Apparently unable to say anything good about Iraq or bad about the sensible people that opposed the war, Chris Hitchens has turned his attention back to Afghanistan, and the War on Drugs. But first, he has to make some sort of perfunctory comparison between Iraq and Afghanistan:
Why should it be that the intervention in Afghanistan has apparently gone so much better than anyone would have predicted, while the intervention in Iraq has proved to be so much more arduous? There are a number of thinkable answers to this question. Afghanistan had already had the experience of theocracy and civil war, to the point where its citizenry was sickened and inured. The Taliban had only been in power for a fairly short time, while the Iraqi Baath Party had had more than three decades in which to debauch the country’s treasury and accustom its citizens to fearful obedience. Most of Afghanistan’s neighbors generally want the Karzai government to succeed, or at least to see some version of stability, while some of Iraq’s neighbors short-sightedly believe that they might benefit from a discrediting of the Allawi government in Baghdad.
Ok, so, first things first. Apparently, Hitch is unaware that anyone predicted the Iraqi operation would be arduous. Just how drunk was he in February and March of 2003? Indeed, if I recall correctly, lots of people were predicting it would be worse than it has turned out, because some actually believed the President when he said that Iraq had WMD. Well, maybe somebody let Hitch in on the secret before the rest of us found out. . .
Second, is it just me, or is the rest of the paragraph self-contradictory? The Afghani people knew brutal oppression, and were eager to throw it off. The Iraqi people knew brutal oppression, and then someStep 2 happens, and they behave differently than the Afghani people. Ok, whatever. I don’t read Hitch for his consistency.
Third, Hitch apparently forgets that Afghanistan and Iraq share an important neighbor, Iran. Maybe Hitch is thinking about Jordan, or Kuwait, or Saudi Arabia, or Syria, but it seems to me that Iran is a pretty substantial part of the equation for both countries. Moreover, I hardly think that Pakistan is an ideal neighbor, since it a) is harboring the most dreadful elements of the former Afghani regime, b) underwrote that regime for most of its lifetime, and c) has a security service with a vested interest in re-establishing that regime. I should give Hitch a bit of a break; perhaps he’s never taken a class on elementary causation, where we discover that a constant cannot explain a variable. . .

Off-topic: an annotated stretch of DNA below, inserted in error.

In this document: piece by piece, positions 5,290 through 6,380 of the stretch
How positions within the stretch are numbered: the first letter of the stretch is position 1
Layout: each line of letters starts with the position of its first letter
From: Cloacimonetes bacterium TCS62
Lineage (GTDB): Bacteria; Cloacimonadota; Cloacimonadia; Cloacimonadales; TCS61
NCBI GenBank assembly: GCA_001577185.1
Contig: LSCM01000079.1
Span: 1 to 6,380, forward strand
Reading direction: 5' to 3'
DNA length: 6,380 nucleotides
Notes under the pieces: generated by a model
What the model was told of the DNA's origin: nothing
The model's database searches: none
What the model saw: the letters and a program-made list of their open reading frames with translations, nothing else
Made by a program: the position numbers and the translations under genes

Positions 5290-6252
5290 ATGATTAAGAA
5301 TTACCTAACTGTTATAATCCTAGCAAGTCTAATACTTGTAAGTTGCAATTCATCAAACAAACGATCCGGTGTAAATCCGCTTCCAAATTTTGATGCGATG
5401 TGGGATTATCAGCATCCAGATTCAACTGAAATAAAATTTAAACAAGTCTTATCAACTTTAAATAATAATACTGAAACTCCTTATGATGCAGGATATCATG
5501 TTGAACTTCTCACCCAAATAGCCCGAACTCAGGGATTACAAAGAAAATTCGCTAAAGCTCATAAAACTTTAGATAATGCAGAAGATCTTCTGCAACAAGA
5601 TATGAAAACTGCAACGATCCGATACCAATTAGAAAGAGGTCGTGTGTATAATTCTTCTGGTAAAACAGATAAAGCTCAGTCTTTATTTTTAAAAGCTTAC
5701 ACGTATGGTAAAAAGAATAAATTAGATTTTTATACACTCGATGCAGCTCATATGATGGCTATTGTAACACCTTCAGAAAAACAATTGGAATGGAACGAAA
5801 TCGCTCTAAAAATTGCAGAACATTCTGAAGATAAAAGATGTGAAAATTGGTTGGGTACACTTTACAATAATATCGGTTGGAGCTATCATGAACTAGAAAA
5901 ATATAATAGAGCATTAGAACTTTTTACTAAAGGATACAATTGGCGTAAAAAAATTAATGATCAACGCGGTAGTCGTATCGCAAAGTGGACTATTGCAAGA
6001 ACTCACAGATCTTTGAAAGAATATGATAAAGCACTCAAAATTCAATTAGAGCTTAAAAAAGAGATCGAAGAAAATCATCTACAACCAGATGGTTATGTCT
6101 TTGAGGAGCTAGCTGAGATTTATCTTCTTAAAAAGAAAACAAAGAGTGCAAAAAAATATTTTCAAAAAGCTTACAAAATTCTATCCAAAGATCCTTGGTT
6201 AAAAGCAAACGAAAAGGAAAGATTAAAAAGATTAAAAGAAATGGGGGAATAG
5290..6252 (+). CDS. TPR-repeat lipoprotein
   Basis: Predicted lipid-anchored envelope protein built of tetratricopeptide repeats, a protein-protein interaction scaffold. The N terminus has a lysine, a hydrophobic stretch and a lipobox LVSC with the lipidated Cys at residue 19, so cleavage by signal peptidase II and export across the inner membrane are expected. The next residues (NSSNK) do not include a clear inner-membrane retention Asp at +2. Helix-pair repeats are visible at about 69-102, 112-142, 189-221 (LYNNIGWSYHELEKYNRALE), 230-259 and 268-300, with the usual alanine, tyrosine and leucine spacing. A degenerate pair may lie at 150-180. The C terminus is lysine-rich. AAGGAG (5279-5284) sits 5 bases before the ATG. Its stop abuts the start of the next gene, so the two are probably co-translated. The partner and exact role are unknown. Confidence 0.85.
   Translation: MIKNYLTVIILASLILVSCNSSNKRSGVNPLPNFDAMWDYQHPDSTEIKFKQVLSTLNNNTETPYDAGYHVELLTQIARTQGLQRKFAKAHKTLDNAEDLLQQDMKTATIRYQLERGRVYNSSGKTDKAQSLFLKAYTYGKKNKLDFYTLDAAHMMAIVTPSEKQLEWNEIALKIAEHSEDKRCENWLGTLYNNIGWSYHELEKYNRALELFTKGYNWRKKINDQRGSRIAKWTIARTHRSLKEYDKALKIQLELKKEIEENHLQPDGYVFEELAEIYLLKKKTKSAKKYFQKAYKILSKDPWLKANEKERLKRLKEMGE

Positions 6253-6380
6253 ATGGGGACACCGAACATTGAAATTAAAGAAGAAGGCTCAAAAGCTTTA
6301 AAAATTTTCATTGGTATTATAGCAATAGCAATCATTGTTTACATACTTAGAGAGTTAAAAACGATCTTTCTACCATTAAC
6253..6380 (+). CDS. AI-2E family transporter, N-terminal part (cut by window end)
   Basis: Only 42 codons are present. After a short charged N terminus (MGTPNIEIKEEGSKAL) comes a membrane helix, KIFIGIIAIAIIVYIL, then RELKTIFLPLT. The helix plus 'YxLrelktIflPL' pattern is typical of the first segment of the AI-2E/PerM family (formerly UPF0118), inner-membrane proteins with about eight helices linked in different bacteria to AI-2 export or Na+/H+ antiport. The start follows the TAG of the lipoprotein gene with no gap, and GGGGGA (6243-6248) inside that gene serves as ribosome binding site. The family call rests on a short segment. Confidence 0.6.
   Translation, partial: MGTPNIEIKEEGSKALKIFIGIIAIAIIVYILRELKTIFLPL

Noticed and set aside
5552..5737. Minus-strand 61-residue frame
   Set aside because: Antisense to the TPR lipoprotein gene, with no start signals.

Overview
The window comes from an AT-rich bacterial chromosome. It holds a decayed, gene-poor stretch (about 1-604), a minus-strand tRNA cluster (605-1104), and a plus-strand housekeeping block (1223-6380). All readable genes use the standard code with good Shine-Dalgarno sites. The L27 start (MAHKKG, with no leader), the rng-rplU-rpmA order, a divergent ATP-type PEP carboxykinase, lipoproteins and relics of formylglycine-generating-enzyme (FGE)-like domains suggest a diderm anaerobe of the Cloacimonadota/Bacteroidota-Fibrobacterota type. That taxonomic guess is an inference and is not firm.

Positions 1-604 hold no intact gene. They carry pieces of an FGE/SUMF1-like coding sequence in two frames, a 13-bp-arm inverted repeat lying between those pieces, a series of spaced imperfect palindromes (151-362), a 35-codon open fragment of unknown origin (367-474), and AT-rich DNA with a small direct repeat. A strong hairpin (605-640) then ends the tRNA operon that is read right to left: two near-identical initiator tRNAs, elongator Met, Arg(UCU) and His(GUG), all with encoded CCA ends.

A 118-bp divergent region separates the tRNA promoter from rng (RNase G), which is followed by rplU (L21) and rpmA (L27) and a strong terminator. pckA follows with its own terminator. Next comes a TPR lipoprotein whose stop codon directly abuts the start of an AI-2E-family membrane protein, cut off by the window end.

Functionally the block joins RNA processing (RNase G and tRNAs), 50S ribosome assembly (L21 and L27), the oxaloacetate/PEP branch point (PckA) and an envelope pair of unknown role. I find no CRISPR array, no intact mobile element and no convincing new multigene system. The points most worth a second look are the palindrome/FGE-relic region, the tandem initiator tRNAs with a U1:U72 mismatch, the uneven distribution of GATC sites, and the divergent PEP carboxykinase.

Let’s give credit where it’s due. Hitch does have a point, and it’s a reasonable one; the War on Drugs, to the extent that it is destroying Afghani opium production, is contrary to the War on Terror.
Our entire state policy, at home and abroad, is devoted not to stopping a trade that actually grows every year, but rather to ensuring that all its profitable means of production, distribution, and exchange remain the fiefdom of criminal elements. We consciously deny ourselves access to properly refined and labeled products and to the vast revenue that could accrue to the Treasury instead of to the mobsters here and overseas.
More than fair. Kudos are in order, as Hitch has somehow managed to identify something sensible to be contrary about. But it’s the next paragraph that really gets me:
This demented legacy of the Nixon administration will have to be abandoned sooner or later, and I believe that the threatened sacrifice of Afghanistan to the dogma may be the “tipping point.” There are numerous policy planners, prison officials, policemen, elected politicians, and scientific specialists, on the intelligent Right as well as the intelligent Left, who have concluded that decriminalization is an urgent necessity. It’s hard to think of any other single reform that could make more difference in more areas. The idea offers a way out of the current sterile red state/blue state dichotomy. It ought to be the next big thing.
Yeah, let’s fob it all of on Nixon, who apparently remains evil in Hitchens pantheon. It’s so hard to tell these days. . . But identifying Nixon as the culprit means that he doesn’t have to deal with Reagan or his new hero, Dubya, and their fervent support for the same program. Also, note how Hitch suggests that the good guys are the “intelligent right” and the “intelligent left”. Last I heard, the very leftists that Hitch most oftens mocks and denigrates are fairly consistent in their opposition to the War on Drugs. So, I guess that both the “intelligent left” and the “dunderheaded left” are on Hitch’s side. Who knew?
Indeed, it seems to me that the people who most vigorously support the War on the Drugs happen to be the very same people that Hitch has aligned himself with in the War on Terror. Perhaps this is troubling for Chris? Does it make him wonder, maybe, if the War on Terror is just another War on Drugs, always to be fought, never to be won, but sucking up cash, lives, and civil liberties along the way?